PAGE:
Precipitation is a key component in hydrologic cycles, and changing precipitation regimes contribute to more intense and frequent drought and flood events around the world. Numerical climate modeling is a powerful tool to study climatology and to predict future changes. Despite the continuous improvement in numerical models, long-term precipitation prediction remains a challenge especially at regional scales. To improve numerical simulations of precipitation, it is important to find out where the uncertainty in precipitation simulations comes from.
There are two types of uncertainty in numerical model predictions. One is related to uncertainty in the input data, such as model’s boundary and initial conditions. These uncertainties would propagate to the final model outcomes even if the numerical model has exactly replicated the true world. But a numerical model cannot exactly replicate the true world. Therefore, the other type of model uncertainty is related the errors in the model physics, such as the parameterization of sub-grid scale processes, i.e., given precise input conditions, how much error could be generated by the in-precise model.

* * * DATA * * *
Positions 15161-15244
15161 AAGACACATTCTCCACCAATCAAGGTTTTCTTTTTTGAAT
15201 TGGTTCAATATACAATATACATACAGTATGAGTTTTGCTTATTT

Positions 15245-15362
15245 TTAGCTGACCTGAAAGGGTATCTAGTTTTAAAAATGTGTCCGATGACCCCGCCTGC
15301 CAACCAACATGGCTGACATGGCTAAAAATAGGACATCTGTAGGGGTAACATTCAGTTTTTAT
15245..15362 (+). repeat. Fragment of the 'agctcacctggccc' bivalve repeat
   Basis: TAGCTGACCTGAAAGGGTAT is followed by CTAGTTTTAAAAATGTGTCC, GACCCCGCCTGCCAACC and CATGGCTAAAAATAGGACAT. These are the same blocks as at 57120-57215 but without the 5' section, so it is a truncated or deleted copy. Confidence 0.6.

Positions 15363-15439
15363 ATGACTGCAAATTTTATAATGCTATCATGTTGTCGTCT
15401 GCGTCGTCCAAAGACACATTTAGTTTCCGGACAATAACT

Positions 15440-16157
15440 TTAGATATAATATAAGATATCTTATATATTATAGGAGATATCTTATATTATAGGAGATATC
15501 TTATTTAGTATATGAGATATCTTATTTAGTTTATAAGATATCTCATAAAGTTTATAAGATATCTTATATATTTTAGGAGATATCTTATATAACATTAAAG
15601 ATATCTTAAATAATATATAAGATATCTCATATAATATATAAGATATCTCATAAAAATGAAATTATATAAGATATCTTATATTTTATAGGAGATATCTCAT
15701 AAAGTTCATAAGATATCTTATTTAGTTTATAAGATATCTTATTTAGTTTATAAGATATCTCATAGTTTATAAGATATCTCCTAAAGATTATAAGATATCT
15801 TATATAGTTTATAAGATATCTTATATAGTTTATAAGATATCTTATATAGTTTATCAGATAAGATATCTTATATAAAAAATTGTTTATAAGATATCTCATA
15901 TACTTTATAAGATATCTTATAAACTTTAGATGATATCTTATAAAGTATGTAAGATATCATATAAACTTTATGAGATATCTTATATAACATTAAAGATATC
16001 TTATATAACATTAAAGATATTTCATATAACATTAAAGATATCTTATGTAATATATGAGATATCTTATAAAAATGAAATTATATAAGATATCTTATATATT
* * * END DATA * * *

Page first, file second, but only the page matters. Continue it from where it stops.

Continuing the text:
Here, we build two statistical models based on a neural network algorithm to predict long-term variation of precipitation over California: one uses “true world” information derived from observations, and the other uses “modeled world” information using model inputs and outputs from the North America Coordinated Regional Downscaling Project (NA CORDEX). We derive multiple climate feature metrics as the predictors for the statistical model to represent the impact of global climate on local hydrology, and include topography as a predictor to represent the local control. We first compare the predictors between the true world and the modeled world to determine the errors contained in the input data. By perturbing the predictors in the statistical model, we estimate how much uncertainty in the model’s final outcomes is accounted for by each predictor. By comparing the statistical model derived from true world information and modeled world information, we assess the errors lying in the physics of the numerical models. This work provides a unique insight to assess the performance of numerical climate models, and can be used to guide improvement of precipitation prediction.